Thursday, November 3, 2011

Poetic Pursuit in the Museum: Seamus Heaney and Bogland

Twilight at the museum, though, to be honest, it’s always twilight in much of this building, never night when, as we well know, the specimens on display would come alive.  The visitors are departing, leaving in their wake faint pulses of voices and fading fragments of sentences.

On a quest, I peer into one hallway – early and middle Cenozoic mammals – too early.  The Ice Age and beyond is to my left – much more promising.  In the soft gloom, I pass a giant sloth, round a corner and stop.  As though from a mist, rises Megaloceros giganteus, the Irish Elk.

What an amazing creature, seemingly a victim of size gone wrong.  During a brief warm period, some 12,000 to 11,000 years ago, the Irish Elk bulked up and grew those monstrous antlers, spanning upwards of 12 feet and weighing 100 pounds.  But, as Stephen Jay Gould described, the animal, neither an elk (it was a deer) nor exclusively Irish (fossil remnants are found throughout Eurasia), was a battleground over which Darwinians and their naysayers long fought.  The latter at times contending that an attribute such as those grossly huge antlers showed the impotence of natural selection, once an animal started down an evolutionary path, there was no turning back even if it lead directly to the animal’s extinction.  Though the former have won this field, they remain somewhat at odds among themselves over the forces actually at work in driving up body and antler size.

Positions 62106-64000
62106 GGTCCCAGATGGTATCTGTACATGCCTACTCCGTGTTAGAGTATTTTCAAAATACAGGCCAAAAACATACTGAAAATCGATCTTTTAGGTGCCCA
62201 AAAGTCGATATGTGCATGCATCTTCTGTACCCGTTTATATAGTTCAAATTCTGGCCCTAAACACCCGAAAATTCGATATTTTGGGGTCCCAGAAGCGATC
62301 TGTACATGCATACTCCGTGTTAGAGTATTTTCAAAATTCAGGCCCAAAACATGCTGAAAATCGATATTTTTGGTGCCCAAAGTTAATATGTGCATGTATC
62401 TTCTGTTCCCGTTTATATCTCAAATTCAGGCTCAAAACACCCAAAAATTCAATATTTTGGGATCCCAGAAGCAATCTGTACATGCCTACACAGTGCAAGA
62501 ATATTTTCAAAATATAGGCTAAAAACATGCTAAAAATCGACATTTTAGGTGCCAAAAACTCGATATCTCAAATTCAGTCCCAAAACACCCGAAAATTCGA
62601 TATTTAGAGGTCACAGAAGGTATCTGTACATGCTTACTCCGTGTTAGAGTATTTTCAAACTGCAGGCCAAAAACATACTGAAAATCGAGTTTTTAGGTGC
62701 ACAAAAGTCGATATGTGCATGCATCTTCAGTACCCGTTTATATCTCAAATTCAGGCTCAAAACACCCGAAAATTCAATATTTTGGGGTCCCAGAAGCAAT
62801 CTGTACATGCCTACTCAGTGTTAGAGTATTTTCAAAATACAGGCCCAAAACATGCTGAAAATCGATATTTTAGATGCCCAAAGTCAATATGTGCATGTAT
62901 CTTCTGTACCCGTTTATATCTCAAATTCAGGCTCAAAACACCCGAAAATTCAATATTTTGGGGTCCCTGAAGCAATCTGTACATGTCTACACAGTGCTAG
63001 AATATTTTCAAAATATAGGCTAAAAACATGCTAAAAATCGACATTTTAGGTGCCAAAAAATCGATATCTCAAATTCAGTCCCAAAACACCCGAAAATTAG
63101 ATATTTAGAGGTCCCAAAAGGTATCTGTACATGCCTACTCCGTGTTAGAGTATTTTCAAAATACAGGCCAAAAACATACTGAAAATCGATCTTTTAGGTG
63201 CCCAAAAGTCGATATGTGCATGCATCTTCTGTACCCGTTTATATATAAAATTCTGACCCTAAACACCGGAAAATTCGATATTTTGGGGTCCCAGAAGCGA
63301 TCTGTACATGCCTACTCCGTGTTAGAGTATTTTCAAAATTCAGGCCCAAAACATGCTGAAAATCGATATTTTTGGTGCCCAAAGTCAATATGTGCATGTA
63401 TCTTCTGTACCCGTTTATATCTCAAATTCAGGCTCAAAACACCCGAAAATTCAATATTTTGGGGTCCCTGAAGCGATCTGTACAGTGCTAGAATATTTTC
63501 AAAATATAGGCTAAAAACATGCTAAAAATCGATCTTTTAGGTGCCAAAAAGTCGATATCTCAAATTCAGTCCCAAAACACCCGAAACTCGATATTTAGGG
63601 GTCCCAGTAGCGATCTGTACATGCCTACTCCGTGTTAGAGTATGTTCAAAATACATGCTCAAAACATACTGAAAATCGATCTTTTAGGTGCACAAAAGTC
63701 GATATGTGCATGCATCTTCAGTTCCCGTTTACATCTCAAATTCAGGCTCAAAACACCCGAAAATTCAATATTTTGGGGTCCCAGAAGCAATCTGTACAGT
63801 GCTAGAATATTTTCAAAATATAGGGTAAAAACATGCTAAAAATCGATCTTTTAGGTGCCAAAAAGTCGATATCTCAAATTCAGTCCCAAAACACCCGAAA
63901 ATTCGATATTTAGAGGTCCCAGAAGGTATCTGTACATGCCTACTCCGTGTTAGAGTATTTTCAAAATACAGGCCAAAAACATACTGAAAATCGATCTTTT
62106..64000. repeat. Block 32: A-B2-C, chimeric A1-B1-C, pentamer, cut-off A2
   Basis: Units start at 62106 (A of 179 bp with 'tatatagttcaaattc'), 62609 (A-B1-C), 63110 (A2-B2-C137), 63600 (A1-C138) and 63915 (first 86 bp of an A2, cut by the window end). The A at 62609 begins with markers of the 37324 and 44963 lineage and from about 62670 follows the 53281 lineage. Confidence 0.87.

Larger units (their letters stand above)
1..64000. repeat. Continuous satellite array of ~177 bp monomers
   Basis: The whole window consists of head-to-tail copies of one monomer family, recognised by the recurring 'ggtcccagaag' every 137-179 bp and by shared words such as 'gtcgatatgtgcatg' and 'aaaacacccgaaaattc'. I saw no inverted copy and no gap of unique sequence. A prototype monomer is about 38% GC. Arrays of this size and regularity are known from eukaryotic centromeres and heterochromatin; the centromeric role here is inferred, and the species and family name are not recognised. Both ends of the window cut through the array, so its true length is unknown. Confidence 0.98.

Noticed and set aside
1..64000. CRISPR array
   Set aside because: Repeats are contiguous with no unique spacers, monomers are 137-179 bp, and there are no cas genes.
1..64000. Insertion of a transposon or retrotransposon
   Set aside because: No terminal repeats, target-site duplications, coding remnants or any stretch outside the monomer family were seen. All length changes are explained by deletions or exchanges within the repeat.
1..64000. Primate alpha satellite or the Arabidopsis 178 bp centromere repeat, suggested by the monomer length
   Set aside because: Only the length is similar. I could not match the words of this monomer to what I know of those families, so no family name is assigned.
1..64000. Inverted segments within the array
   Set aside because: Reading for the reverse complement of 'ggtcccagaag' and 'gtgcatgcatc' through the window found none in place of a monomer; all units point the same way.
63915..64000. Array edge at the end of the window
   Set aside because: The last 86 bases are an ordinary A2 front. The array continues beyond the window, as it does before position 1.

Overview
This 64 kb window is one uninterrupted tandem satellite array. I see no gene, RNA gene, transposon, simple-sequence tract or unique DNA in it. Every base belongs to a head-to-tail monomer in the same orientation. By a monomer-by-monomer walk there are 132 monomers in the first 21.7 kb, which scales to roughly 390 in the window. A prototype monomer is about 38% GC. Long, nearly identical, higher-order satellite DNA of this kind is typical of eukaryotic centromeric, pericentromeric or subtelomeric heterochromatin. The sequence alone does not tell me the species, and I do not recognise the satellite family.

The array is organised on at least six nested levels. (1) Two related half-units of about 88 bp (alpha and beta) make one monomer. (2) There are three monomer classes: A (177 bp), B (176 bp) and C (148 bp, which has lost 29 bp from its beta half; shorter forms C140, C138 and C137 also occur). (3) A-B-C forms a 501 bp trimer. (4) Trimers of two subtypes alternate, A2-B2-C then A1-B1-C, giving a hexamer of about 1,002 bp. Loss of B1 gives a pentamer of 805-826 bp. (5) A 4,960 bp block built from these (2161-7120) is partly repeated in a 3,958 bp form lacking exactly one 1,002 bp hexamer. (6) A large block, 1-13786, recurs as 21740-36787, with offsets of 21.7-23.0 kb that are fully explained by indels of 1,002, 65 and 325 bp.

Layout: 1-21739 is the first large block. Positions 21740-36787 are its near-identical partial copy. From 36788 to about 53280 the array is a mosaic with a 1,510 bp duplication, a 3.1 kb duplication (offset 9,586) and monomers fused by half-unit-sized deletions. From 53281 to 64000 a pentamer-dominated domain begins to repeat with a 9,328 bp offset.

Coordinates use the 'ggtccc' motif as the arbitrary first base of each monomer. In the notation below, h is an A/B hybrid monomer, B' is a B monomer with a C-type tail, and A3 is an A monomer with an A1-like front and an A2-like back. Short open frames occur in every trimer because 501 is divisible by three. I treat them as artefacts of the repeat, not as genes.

Gould, in his essay The Misnamed, Mistreated, and Misunderstood Irish Elk (in the essay collection Ever Since Darwin (1977)) offered evidence for the allometric relationship between body size and antlers (as the one increased so did the other), and concluded that selection was working on the antlers.  As selection drove an increase in antler size, body size increased along with them.  He proffered that the oversized antlers were used in ritualized combat between Irish Elk males, a process that established dominance hierarchies without inflicting fatal injuries on the vanquished, and, most importantly, ensured the reproductive success of the more robustly antlered victors.  Others argued that the key was body size and it was the antlers that were along for the ride.  The plaque below the skeleton of M. giganteus here in the Smithsonian’s National Museum of Natural History posits just that.  Extinction, Gould argued, came when the climate cooled and the flora changed with it, no longer able to support these animals.  The plaque cites as the principal cause of the beast’s extinction the impossibility of moving with their racks through the forests that arose with the changing climate.  Some have offered up a more convincing hypothesis, arguing that the nutritional requirements for animals of this size with their array of antlers could not be met by the newly available flora, and that it changed too quickly for the animals to adapt, all the while sexual selection continued to promote larger antlers. (Ron A. Moen, et al., Antler Growth and Extinction of the Irish Elk, Evolutionary Ecology Research, 1999.)  Regardless of the precise cause of the extinction, Gould concluded that all this was fully in keeping with the theory: